NVIDIA Fined $5.5M for Inadequate Disclosures in Cryptomining: SEC
America’s top financial watchdog – the Securities and Exchange Commission – has settled with Nvidia over charges that the company under-reported the impact of crypto mining on its gaming business. NVIDIA agreed to pay $5.5 million as a penalty without admitting or denying the SEC’s findings.
According to the SEC’s press release, the chip manufacturer giant failed to fully disclose information concerning crypto mining as a significant source of revenue for its gaming business. Since the demand and interest in crypto rose in 2017, the company has been a major player in providing advanced GPUs to mining facilities.
The release states that NVIDIA included its revenue from GPU sales to crypto miners as part of its gaming business, but the company did not reveal that its “increase in gaming sales was driven in significant part by cryptomining” in its Forms 10-Q, as required by SEC.
In addition, the authority has found that NVIDIA did not specify how the demand for crypto had affected the other part of its business, which gave an impression that its gaming operations were not closely correlated with its involvement in mining. The Commission considers such omissions of critical information have impeded investors from properly evaluating the company’s future performance.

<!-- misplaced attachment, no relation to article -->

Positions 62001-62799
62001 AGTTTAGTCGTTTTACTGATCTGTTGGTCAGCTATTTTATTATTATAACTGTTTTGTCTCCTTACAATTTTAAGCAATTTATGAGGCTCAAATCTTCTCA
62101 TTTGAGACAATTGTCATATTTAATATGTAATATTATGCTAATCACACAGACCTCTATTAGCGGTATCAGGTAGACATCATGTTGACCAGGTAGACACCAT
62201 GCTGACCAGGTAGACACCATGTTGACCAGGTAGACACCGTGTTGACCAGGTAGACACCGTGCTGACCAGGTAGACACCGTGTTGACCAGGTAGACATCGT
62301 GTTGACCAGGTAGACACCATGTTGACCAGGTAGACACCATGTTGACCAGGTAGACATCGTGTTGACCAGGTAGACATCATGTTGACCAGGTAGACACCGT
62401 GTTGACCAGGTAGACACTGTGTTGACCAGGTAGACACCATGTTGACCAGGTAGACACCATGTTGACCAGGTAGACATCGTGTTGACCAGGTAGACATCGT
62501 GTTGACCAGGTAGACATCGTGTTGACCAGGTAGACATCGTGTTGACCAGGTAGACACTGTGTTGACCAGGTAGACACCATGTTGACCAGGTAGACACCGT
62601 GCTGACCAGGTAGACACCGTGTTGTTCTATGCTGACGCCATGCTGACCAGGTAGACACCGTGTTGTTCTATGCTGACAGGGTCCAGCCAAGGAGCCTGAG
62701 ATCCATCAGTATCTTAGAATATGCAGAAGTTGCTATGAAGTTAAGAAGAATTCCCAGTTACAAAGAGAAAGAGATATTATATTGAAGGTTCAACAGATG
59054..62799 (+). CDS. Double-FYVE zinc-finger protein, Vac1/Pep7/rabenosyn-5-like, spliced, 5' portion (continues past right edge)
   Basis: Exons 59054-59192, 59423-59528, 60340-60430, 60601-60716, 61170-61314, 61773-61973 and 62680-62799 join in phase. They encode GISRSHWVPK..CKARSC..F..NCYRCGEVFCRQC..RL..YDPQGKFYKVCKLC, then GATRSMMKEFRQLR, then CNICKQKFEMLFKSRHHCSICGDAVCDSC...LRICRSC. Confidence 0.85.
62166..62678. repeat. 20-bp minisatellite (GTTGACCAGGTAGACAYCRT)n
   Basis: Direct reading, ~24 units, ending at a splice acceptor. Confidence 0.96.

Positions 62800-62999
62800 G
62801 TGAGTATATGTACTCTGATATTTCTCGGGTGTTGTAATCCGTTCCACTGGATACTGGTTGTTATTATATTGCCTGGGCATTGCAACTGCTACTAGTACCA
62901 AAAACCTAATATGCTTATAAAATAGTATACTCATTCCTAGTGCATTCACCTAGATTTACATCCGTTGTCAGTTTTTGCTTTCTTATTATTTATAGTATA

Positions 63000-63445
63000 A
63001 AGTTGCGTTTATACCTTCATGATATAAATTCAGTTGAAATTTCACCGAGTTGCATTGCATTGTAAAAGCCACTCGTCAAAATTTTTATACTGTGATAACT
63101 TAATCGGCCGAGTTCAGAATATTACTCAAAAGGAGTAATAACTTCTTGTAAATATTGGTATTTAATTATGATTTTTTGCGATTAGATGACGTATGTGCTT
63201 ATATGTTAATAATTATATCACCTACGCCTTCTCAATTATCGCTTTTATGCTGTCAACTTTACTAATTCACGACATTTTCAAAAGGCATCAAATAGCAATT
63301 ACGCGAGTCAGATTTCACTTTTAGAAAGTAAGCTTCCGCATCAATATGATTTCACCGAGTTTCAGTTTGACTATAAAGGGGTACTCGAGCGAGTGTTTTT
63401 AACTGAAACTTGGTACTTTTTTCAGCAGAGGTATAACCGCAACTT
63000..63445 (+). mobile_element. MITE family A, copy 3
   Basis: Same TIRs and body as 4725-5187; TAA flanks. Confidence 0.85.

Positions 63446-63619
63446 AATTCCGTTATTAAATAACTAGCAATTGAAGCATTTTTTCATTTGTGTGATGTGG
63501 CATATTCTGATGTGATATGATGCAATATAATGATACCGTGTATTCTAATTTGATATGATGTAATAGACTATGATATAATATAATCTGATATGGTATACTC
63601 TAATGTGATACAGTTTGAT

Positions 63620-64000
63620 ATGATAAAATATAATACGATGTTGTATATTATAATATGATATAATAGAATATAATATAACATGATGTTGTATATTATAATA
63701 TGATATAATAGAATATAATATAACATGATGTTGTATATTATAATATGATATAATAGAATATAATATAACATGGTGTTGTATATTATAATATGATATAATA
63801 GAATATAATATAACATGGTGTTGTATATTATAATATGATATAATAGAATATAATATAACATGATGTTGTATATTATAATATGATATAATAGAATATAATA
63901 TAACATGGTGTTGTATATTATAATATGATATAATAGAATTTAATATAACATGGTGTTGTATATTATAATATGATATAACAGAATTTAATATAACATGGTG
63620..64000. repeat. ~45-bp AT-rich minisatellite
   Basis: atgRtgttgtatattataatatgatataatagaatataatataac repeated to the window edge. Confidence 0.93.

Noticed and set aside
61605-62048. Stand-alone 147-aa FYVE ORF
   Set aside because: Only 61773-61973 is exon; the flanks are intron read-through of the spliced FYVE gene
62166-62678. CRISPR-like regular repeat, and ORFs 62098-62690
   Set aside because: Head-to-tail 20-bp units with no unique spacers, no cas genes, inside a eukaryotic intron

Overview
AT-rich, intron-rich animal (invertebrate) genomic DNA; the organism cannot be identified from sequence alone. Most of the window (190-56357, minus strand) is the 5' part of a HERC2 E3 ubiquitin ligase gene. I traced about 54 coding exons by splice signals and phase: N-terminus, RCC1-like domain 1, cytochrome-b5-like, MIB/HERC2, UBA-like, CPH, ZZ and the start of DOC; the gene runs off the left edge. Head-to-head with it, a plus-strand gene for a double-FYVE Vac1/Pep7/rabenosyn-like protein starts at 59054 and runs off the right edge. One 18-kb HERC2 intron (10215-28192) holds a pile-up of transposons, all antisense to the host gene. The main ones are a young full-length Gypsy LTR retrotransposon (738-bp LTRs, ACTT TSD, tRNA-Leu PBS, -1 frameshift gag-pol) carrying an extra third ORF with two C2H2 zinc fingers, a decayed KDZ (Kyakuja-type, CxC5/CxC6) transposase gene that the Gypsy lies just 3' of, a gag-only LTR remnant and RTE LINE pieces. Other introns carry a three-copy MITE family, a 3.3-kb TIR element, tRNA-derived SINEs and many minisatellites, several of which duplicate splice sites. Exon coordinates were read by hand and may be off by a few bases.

Kristina Littman, Chief of the SEC Enforcement Division’s Crypto Assets and Cyber Unit, argued that NVIDIA’s failure to disclose critical information had deprived investors of the opportunity to evaluate its performance fairly. She stated:
“All issuers, including those that pursue opportunities involving emerging technology, must ensure that their disclosures are timely, complete, and accurate.”
Eyeing the Metaverse
Besides the years-long endeavors as a predominant chip manufacturer for Bitcoin mining facilities, NVIDIA is also eyeing the up-and-coming metaverse. Earlier this year, the company announced that it had launched a program to support artists and content creators who focus on building virtual worlds and products for the metaverse.
Meanwhile, the giant said it would begin to distribute “Omniverse,” a software for creating virtual worlds and metaverse-ready objects. Users can use it to develop exchangeable assets or worlds in third-party markets.Source